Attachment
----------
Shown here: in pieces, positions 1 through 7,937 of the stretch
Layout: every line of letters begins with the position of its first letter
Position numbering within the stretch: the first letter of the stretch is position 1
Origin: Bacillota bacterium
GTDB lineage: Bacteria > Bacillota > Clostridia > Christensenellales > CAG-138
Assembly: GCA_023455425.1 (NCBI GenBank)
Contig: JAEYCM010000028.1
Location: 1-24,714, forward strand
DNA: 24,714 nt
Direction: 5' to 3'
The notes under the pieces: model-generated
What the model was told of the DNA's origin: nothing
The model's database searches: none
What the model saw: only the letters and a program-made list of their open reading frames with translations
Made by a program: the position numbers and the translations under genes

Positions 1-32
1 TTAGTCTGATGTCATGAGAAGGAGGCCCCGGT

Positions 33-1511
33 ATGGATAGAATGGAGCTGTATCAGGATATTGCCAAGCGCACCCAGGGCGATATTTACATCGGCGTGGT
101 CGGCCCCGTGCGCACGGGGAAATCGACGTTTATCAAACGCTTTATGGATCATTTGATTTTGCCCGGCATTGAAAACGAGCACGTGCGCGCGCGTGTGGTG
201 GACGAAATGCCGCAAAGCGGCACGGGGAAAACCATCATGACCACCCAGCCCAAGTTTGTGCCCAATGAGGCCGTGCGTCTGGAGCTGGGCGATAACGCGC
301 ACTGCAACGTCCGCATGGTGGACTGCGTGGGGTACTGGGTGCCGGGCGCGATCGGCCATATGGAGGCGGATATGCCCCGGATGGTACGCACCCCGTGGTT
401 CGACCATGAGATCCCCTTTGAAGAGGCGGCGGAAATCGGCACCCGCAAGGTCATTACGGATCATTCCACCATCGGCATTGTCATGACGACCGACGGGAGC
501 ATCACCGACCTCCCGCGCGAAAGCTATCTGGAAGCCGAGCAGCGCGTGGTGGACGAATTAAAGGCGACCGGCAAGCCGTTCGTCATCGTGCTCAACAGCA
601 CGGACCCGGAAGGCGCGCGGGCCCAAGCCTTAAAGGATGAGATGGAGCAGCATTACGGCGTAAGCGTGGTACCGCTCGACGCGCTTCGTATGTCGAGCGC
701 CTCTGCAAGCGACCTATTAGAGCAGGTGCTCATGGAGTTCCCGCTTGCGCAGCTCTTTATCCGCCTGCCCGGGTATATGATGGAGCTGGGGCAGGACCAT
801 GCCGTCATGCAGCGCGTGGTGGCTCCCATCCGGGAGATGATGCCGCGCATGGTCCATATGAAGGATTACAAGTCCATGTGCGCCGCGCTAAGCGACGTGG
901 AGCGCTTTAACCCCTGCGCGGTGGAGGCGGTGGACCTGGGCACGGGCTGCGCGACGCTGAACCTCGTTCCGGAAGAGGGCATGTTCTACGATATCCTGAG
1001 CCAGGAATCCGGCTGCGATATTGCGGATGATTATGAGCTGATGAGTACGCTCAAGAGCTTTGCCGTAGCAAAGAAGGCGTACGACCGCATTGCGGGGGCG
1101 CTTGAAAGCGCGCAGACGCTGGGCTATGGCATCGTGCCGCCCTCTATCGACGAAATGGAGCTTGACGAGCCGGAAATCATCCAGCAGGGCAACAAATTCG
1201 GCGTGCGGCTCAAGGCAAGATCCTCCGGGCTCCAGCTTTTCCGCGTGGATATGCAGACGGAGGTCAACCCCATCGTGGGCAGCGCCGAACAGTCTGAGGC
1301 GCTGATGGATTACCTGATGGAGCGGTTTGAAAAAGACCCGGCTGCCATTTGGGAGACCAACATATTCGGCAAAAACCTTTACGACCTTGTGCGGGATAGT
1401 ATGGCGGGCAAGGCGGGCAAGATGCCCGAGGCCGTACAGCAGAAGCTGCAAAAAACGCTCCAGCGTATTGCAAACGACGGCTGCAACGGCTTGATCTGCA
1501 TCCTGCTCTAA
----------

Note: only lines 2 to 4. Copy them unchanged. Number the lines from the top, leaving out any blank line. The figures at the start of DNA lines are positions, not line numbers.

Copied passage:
Layout: every line of letters begins with the position of its first letter
Position numbering within the stretch: the first letter of the stretch is position 1
Origin: Bacillota bacterium